My last conversation with basketball coach legend William Jewell Larry Holley came less than three months before he passed away this past May at the age of 76.
We were discussing the book he was writing when he asked me about my grandparents.
Holley had recalled a conversation we’d had years earlier when I mentioned that my mother’s parents had come from Massachusetts to attend Jewell and often spoke fondly of their few years in Liberty. Holley invited me to campus to check out the yearbooks from that era.
That was Holley. Kind and thoughtful with a knack for connection, like most successful coaches. And this emerges in his book, “My First Name is ‘Coach’, Stories from a Life Well-Lived,” co-written by Holley’s wife, Linda, and Kansas City-based author David Smale.
The job required overtime.
Smale was working on a few chapters and heard the news of Holley’s death while watching the latest local news. He immediately called Linda.
“He said in that phone call we were going to finish the book,” Smale said.
Holley had said he didn’t want his first book to be about coaching methods or read like an autobiography. Initially he planned to depict his life and career with hundreds of cartoons.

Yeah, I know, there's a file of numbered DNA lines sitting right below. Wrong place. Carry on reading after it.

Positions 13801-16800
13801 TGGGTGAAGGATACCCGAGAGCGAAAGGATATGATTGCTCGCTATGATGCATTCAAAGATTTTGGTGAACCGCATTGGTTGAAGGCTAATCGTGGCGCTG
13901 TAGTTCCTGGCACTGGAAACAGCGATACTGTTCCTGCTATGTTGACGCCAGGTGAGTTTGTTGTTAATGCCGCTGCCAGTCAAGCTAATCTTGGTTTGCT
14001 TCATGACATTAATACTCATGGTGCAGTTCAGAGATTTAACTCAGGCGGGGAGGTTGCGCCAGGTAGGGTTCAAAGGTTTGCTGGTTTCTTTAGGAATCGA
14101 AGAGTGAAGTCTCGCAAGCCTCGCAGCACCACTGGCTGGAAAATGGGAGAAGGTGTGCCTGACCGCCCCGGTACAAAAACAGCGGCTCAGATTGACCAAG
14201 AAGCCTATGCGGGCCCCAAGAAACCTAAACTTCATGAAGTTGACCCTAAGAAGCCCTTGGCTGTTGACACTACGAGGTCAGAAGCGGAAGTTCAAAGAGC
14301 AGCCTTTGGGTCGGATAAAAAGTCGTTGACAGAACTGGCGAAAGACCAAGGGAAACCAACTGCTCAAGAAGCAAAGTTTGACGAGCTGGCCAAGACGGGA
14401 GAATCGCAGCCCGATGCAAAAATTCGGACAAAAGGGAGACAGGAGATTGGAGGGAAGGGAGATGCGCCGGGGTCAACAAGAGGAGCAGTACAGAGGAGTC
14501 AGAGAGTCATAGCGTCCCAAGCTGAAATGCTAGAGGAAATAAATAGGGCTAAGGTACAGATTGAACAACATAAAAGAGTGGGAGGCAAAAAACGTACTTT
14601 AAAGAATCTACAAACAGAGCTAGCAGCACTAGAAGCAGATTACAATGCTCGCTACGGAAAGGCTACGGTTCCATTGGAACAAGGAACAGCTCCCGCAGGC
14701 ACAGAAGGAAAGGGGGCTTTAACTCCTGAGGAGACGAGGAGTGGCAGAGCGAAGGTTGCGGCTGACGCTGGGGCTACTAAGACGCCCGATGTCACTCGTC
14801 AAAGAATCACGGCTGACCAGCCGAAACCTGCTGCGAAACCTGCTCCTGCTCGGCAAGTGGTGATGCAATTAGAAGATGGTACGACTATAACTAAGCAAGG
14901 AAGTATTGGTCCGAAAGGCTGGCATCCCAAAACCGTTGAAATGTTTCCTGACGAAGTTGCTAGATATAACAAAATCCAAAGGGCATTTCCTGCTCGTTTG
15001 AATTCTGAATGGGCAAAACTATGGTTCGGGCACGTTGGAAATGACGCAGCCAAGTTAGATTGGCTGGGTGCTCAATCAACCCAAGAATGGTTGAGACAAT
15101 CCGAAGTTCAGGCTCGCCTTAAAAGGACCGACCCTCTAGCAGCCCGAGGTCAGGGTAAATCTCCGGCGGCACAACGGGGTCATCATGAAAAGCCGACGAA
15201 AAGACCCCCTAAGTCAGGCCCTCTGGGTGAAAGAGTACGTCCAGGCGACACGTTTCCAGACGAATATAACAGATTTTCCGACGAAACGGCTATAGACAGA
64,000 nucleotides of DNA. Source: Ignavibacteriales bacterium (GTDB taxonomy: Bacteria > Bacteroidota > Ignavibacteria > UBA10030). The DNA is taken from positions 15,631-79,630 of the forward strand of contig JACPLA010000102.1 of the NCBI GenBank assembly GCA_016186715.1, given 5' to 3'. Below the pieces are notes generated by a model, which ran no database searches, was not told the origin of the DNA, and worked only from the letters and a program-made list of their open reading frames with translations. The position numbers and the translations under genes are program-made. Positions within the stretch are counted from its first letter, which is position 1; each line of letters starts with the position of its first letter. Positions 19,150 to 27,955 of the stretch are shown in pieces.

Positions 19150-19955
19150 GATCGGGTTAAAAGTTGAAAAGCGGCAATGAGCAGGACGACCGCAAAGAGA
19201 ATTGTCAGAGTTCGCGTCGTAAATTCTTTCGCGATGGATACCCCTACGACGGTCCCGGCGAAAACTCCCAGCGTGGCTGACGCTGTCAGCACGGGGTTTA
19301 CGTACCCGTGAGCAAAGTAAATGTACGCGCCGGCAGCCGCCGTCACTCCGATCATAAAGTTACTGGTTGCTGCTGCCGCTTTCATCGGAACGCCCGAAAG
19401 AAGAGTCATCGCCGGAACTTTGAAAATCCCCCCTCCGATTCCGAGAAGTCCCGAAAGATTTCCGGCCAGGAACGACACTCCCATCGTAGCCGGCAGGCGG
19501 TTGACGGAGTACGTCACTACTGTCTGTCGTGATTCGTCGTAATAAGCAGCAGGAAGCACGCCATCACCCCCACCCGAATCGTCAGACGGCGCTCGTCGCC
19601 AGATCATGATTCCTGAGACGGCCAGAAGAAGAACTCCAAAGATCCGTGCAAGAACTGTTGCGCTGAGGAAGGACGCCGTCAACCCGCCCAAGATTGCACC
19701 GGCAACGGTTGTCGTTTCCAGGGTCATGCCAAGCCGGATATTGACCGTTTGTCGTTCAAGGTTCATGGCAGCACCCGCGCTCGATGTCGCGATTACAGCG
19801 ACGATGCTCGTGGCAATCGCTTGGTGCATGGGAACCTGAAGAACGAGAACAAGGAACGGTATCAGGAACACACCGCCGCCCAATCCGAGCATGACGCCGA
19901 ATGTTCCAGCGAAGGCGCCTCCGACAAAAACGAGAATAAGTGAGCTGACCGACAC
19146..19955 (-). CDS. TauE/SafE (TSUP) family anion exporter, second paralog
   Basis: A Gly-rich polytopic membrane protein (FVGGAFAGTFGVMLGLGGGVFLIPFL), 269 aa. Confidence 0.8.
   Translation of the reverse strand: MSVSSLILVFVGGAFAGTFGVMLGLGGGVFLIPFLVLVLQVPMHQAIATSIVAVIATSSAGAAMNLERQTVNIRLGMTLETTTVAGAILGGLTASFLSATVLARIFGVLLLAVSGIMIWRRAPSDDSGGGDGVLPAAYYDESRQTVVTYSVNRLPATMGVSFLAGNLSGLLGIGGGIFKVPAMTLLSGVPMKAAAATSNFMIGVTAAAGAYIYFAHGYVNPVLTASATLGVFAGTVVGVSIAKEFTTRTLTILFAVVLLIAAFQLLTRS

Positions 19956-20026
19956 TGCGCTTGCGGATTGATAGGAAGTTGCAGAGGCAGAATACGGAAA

But as a team that fits the gap, it rearranged itself into narrative form, and more than half of the book is devoted to William Jewell’s career, where he spent 40 of his 48 years in the industry.
Along the way, Holley passed the likes of Adolph Rupp, Bob Knight, Dean Smith and Roy Williams on the career coaching wins list. Holley’s 918 ranked 10th when he retired in 2019 and is the most by any coach who has spent most of his career at Missouri or Kansas.
There were 12 conference title teams, 25 that won at least 20 games and four that won at least 30. His Cardinals teams made 14 NAIA tournament appearances, including three Elite Eights and four Final Fours, and he led transitioning the program from the NAIA to NCAA Division II.
“My Name is ‘Coach’” is available at LarryHolleyBook.com and in local bookstores.